Developing icosa.haus at Project Kamp
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Hi Dave and everybody here,
I am going to jump in right where I think it makes most sense; what it is I can immediately offer to Project Kamp. The short version; an open source dwelling structure that I have been working on since 2015.
The slightly longer; the design of icosa.haus has known many digital iterations and some physical versions and the ‘get a piece of land’ conundrum you have taken upon yourself is where I am currently struggling the most.
The concept initially started as a reaction to the WikiHouse project that was all the rage a few years ago. Although I really liked the idea of releasing an open source building online for everybody to download, building it out of expensive, wasteful plywood with extremely expensive and hard to move CNC routers was what annoyed me about it.
At the same time the Science Gallery in Dublin had an active open call called ‘Home’ so it got me thinking; could I build a sort of hybrid between a product and a building? The product would be a set of instructions and a limited amount of dedicated, shippable objects and elements that would allow anyone to build the structure with otherwise locally available materials.
I imagined a structure that could be mounted or places anywhere; rooftops, forests, campsites, backyards etc. and to remain as flexible as possible I would need the smalles footprint possible. This lead to a design that derives from a tilted icosahedron; a familiar shape with excellent untapped architectural potential.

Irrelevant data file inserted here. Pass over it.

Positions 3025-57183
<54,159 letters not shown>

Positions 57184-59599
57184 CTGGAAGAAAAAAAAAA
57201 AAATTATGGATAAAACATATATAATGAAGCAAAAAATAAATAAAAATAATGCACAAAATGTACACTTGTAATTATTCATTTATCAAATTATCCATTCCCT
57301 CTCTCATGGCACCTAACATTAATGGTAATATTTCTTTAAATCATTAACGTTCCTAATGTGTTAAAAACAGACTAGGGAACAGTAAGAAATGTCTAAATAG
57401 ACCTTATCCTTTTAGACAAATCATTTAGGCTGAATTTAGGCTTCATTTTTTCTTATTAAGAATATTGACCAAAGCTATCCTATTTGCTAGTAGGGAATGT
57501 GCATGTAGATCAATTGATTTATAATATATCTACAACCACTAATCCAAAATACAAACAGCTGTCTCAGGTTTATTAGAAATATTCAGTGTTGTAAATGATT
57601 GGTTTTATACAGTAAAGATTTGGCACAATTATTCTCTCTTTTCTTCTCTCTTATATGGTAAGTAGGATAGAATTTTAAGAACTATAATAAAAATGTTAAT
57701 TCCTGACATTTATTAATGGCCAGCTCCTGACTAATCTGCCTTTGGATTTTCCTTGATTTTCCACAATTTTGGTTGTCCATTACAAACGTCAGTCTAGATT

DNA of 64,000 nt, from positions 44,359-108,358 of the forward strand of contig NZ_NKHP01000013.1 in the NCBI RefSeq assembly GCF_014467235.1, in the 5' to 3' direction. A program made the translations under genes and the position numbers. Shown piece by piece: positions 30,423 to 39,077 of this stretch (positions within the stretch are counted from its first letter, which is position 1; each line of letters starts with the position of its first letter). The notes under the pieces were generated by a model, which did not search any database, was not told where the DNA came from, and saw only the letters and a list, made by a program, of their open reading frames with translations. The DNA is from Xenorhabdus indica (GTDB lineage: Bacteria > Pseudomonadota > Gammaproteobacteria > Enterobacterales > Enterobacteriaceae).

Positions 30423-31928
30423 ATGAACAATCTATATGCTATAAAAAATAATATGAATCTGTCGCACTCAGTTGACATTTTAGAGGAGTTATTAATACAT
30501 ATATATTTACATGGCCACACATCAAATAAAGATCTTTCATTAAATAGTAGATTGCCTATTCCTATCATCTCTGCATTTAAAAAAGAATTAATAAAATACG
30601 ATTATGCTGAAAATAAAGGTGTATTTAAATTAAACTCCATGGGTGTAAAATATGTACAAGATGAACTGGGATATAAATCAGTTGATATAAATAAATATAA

Science Gallery was interested and enthusiastic about the design but didn’t have a space big enough to build one so in the following years I made 1:1 prototypes of various parts and elements and tested different materials. I claimed the website icosa.haus (I cosa meaning both The Thing in Italian and greek for 20 as in icosahedron) and I kept iterating, sketching and thinking of what it could be.
I am now at a point where I would just really want to build at least one but preferably three or five since they perfectly interlock to form larger structures.
The entire structure is build using metal joints that hold together all kinds of material to form the structure; all kinds of sizes of wooden beams, young pine trees, bamboo, aluminum scrap etc.
Various kinds of waterproofing and insulation can be realized based on the environment that it is in. It could feature 30cm of wool insulation in the Arctic, a cloth tent in Northern Africa or a layer of pine shingles in Scandinavia.
So what I’m trying to say is; I think your Project Kamp and my icosa.haus overlap in the underlying analysis of global problems and I am wondering if you would like to meet in person an talk over the design, idea Project Kamp and possibilities over a cup of coffee in the spirit of being an offline project :-
I am also very curious to find out what others in the forum think of the idea, will post more images somewhere later.
Thanks and let’s keep in touch,
Hi Olivier, thanks for the question.
I will explain more about the project somewhere this week, I forgot I took the website down as well. The project is not just about how to live remotely, off the grid or in a small space since there are plenty solutions that are ready and usable. I approached it as if I had never seen a house before; what if you had a blank slate and the tools of today at your disposal? My starting point was a list of specifications/parameters and the design followed from that list. It has the combined characteristics of a yurt, a tree house and a cabin and is in and of itself a blank slate for people to develop further.
Ok, stay tuned for the following post and again; thanks for the question!
So, what’s the advantage of this icosahedron shaped house over a regular square construction or wood cabin? I fail to see the benefits and doesn’t really look like a place I would like to live, but that’s just my personal opinion.
I tried checking for more info on the website but all I could find was a picture of a icosahedron.
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